Shopian: The J&K government has put a ban on horticulture mineral oils (HMOs) unless the producer company has licence from the Central Board of Insecticides, which regulates the chemical content in HMOs. The ban has made fruit growers in Kashmir apprehensive about a monopoly being created in the market, as very few companies have the said licence.
Orchardists while welcoming the government’s move is a good step towards quality control of pesticides, but when only a few number of companies have such licence, a situation of monopoly and shortage of supply in the coming spring is possible.
Fruit growers in Kashmir every year together spend hundreds of crores of rupees on HMO spray, which is applied for a week or two before the green tip appears in fruit trees. This insecticide is primarily sprayed to keep the lethal ‘San Jose Scale’ disease at bay, but it also helps to protect trees from other diseases as well.
Muhammad Ashraf Wani, former president of the mega fruit mandi at Aglar Shopian, told Kashmir Reader that the ban is a good move and quality control is of prime importance to the fruit industry, but a monopoly of particular companies should not be created.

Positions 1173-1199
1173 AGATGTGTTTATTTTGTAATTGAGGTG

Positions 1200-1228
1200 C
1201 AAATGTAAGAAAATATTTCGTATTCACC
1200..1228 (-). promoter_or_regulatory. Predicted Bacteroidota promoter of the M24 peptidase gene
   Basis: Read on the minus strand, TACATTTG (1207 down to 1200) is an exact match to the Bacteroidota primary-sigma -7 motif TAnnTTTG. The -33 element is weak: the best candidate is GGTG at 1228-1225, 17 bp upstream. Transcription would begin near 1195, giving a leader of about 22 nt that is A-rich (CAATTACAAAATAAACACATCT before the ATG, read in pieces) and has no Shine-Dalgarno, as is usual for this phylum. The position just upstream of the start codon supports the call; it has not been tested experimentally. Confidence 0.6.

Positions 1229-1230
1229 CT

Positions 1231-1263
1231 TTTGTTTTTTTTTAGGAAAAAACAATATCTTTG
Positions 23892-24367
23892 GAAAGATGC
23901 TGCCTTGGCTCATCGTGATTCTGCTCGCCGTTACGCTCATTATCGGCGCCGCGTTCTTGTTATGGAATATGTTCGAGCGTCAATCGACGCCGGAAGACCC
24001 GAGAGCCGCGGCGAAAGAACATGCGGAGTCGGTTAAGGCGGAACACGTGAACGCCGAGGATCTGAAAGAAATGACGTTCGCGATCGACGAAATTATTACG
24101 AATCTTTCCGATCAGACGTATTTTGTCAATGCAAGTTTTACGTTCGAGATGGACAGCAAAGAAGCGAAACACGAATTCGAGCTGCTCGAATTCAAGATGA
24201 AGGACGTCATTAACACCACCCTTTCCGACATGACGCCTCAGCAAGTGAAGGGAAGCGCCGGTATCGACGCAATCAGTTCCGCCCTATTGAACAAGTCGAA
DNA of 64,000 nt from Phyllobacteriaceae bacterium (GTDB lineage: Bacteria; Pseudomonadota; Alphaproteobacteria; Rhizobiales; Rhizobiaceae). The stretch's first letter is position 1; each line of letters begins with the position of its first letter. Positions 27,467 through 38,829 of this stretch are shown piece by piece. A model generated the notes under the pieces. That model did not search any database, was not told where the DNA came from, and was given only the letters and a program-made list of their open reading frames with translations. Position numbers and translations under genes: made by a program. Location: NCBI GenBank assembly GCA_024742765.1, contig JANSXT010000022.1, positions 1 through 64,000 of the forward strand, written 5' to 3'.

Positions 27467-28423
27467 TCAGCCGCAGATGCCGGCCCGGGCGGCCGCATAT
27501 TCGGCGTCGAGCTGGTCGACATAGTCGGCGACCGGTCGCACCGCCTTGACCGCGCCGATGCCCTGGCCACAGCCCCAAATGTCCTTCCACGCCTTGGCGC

“The HMO spray season is near and oil companies have already built up stock as per the requirement in Kashmir. If all these companies do not get the licence on time, it may result in shortage of supply, rise in rates, black marketing and monopoly,” Wani said, appealing to companies to get the licence so that growers in Kashmir wouldn’t face any inconvenience in the coming season.
A senior official at the horticulture department told Kashmir Reader that panic is unnecessarily being created among growers that there will be shortage of supply in spring, and it is also being said that people may come out on roads against this move.
“But when the move is pro-farmer, why would they protest? The government has taken this move to ensure the quality of HMOs so that they do no damage to the crop or trees in future,” the official said.
Director of Horticulture in Kashmir, Aijaz Ahmad Bhat told Kashmir Reader that the department is working on a plan so that every company obtains the licence. “I don’t say any particular company is selling sub-standard product, but what if there are one or two? If companies are sure of their product, they surely will obtain the licence,” Bhat said.